Each year millions of bereaved people worldwide develop CG
Most people experience intense grief when someone they love dies. Grief remains intense until they adapt to the loss and their grief finds a place in their life. For an estimated 12-15% of bereaved people this does not happen. These people have complicated grief and often don’t know what’s wrong. Millions of people suffer this way. They don’t know that help is available.
Most people with CG had a rewarding relationship with their loved one
You might think that complicated grief is more likely if there was a difficult or ambivalent relationship with the person who died. However, this is not the case. Sometimes what a person yearns for is a relationship they badly wanted but couldn’t have. However, this is a misconception. It is not the case that complicated grief is usually related to underlying problems in the relationship with the deceased. In fact, most people struggling with complicated grief have had an especially strong and rewarding relationship with the person who died. This means yearning and sorrow are especially strong and acute grief is especially painful.
Certain thoughts can make it hard to adapt
It’s natural to wish for a different outcome when someone we love dies. It’s natural to wish that we (or someone) could have done something to prevent the death. However, people with complicated grief often get caught up in second guessing or in thinking “if only…” it can be a problem. Here are some examples: thinking you failed your loved one or that someone else did; imagining how things might have been different; thinking someone could have prevented the death or made it easier. Thinking you should have expressed your love and appreciation more or made your loved one happier.
A person with CG might be thinking that grief is their main tie to their loved one or believe that grieving less means they are forgetting the person. At the same time, they may think they are grieving too much and should be over this by now. They might think that life is unbearable without their loved one. Maybe they can’t stop wishing that the person who died was still here or think it’s unfair that this person died. These are the kinds of thoughts that are often on the minds of people with complicated grief.
Avoiding reminders can make it hard to adapt to the loss
Painful emotions are a hallmark of acute grief. Grief emotions are often more intense and more difficult to manage than anything else we experience as an adult. Avoidance of reminders is a way to manage the pain – at least in the beginning. However, for a person with complicated grief, avoidance can seem like the only way to manage, and this makes it difficult to move forward after a loss. Here are some examples of the kinds of things people might avoid: the deceased person’s favorite places, places where the person who died spent time, places they went together, or places that remind them of the death.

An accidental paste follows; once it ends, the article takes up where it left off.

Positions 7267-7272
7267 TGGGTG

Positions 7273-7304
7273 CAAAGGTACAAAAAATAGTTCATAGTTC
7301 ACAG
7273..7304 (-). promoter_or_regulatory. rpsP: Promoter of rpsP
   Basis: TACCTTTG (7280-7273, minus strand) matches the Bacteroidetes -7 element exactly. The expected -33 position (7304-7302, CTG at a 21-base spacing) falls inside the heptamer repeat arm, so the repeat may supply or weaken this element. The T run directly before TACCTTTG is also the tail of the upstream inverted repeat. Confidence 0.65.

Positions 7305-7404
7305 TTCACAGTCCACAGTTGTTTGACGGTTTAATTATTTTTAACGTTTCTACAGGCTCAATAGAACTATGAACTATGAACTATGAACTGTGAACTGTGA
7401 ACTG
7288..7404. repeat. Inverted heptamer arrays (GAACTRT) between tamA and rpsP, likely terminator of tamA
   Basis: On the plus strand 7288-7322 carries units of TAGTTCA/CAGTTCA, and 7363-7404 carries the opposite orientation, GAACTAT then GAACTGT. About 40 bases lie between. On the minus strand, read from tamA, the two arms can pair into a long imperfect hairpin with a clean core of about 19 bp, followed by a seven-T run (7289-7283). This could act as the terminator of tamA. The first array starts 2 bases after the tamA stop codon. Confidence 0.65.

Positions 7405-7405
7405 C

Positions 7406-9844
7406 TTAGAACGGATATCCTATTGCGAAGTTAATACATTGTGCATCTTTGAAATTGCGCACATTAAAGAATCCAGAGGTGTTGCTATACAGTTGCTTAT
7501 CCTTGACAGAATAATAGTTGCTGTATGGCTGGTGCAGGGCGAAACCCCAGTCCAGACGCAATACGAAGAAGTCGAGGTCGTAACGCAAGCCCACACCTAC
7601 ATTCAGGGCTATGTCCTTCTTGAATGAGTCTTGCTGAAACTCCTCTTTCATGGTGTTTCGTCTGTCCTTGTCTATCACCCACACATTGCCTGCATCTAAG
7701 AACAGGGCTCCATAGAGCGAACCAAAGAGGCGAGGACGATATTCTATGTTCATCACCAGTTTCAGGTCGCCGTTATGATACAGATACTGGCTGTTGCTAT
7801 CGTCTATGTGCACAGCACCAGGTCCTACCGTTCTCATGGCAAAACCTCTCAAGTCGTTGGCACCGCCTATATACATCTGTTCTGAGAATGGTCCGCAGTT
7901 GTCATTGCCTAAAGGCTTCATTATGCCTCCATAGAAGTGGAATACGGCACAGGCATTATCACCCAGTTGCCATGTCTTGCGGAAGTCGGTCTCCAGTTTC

Another way to manage painful emotions is to try to escape from the reality and focus on ways to feel close to the person who died. A person with CG may spend many hours daydreaming about being with the person, or they may do things to try to recreate feelings of closeness. Examples are looking at photo albums, listening to recordings of their voice or smelling the clothes they wore.
Some people have a such strong desire to escape from the pain that they do self-destructive things. They may use drugs or alcohol to try to do this. They may try to sleep as much as possible. They may neglect their health or do risky things in order to hasten death or leave death to chance. Sadly, some people with CG don’t realize that it is possible to get help and to feel much better.
Having a hard time managing emotions can make it difficult to adapt to the loss
Most people find a way to balance emotional pain with respite by doing a range of different things, including being with other people or distracting themselves. People with complicated grief are often unable to do this. They may be caught up in thinking about how things could have been rather than how they are now. Instead of lessening, their grief emotions get stronger and harder to manage. It’s hard to get respite and it’s hard to manage the pain.
A person with complicated grief might not give themselves permission to set the grief aside; they may feel it is wrong to have any joy or satisfaction in life because their loved one can’t have that anymore.
People with complicated grief may have trouble sleeping, eating regular meals, getting regular exercise or having a regular schedule; these are things that can help keep a person on an even keel. Emotions are harder to manage when these routines are disrupted.
Support from other people is important in grief. Most of us don’t grieve well alone, but a person with complicated grief may hide their feelings because they are afraid of being too emotional in front of others.
Ginny’s life was at a virtual standstill after her husband died. After suffering for two decades she was committed to doing whatever her CGT therapist asked and this commitment paid off. The deep pain finally receded. It felt like a miracle to her. In her words, she finally felt “human again.”